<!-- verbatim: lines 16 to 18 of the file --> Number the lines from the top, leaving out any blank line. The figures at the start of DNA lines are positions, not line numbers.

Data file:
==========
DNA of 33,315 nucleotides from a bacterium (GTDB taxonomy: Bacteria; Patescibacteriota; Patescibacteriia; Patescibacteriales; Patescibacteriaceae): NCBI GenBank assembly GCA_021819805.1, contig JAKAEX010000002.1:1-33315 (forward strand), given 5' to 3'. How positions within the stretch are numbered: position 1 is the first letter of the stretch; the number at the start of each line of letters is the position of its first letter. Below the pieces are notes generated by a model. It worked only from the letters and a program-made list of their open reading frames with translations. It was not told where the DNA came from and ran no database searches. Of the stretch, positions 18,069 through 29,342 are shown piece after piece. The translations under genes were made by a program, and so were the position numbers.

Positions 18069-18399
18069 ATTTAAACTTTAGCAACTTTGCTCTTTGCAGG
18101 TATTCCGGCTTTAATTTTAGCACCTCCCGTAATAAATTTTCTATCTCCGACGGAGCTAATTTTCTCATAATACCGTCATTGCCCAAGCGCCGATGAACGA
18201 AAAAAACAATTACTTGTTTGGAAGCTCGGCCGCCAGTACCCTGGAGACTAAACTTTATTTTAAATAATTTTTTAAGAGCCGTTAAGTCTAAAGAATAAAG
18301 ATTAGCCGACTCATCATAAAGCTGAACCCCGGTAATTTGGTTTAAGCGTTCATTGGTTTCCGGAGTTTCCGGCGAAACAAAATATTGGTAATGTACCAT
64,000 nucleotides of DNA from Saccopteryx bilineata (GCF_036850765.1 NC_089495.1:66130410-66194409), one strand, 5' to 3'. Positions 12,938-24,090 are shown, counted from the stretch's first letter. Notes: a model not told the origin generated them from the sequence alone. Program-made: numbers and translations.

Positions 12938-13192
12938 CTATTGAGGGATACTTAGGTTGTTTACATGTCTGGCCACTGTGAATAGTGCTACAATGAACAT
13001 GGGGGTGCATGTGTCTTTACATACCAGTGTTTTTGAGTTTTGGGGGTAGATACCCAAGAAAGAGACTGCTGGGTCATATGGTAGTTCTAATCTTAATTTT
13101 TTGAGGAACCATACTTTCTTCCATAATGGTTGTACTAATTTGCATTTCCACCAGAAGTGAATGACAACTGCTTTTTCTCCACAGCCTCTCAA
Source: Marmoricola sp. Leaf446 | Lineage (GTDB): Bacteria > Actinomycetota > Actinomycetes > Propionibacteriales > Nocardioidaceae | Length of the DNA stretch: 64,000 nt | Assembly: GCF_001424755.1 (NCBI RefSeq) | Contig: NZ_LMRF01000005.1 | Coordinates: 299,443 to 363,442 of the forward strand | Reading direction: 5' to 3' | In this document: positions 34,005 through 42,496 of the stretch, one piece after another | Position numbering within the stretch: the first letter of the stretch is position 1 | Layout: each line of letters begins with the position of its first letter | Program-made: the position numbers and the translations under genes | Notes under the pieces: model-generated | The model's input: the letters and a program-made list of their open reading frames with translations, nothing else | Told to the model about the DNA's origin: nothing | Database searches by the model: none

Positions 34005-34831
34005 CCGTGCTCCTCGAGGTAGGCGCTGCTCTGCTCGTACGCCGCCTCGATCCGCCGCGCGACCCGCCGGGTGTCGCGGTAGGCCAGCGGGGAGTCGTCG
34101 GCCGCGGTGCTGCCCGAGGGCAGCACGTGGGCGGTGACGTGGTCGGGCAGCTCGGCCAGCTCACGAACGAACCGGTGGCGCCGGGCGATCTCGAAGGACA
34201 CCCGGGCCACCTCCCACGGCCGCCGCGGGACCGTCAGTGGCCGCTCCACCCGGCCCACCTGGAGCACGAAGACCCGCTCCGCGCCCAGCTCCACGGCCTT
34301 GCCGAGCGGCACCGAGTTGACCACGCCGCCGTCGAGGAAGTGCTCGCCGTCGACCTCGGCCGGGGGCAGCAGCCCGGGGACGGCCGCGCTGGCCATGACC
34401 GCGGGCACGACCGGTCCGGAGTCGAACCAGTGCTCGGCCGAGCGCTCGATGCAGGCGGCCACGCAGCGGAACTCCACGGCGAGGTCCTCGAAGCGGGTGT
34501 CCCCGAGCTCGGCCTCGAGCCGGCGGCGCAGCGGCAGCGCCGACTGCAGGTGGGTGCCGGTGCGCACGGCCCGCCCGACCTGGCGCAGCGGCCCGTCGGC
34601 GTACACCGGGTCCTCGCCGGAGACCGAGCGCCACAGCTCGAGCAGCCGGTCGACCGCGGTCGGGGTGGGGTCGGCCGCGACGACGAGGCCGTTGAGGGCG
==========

34201 CCCGGGCCACCTCCCACGGCCGCCGCGGGACCGTCAGTGGCCGCTCCACCCGGCCCACCTGGAGCACGAAGACCCGCTCCGCGCCCAGCTCCACGGCCTT
34301 GCCGAGCGGCACCGAGTTGACCACGCCGCCGTCGAGGAAGTGCTCGCCGTCGACCTCGGCCGGGGGCAGCAGCCCGGGGACGGCCGCGCTGGCCATGACC
34401 GCGGGCACGACCGGTCCGGAGTCGAACCAGTGCTCGGCCGAGCGCTCGATGCAGGCGGCCACGCAGCGGAACTCCACGGCGAGGTCCTCGAAGCGGGTGT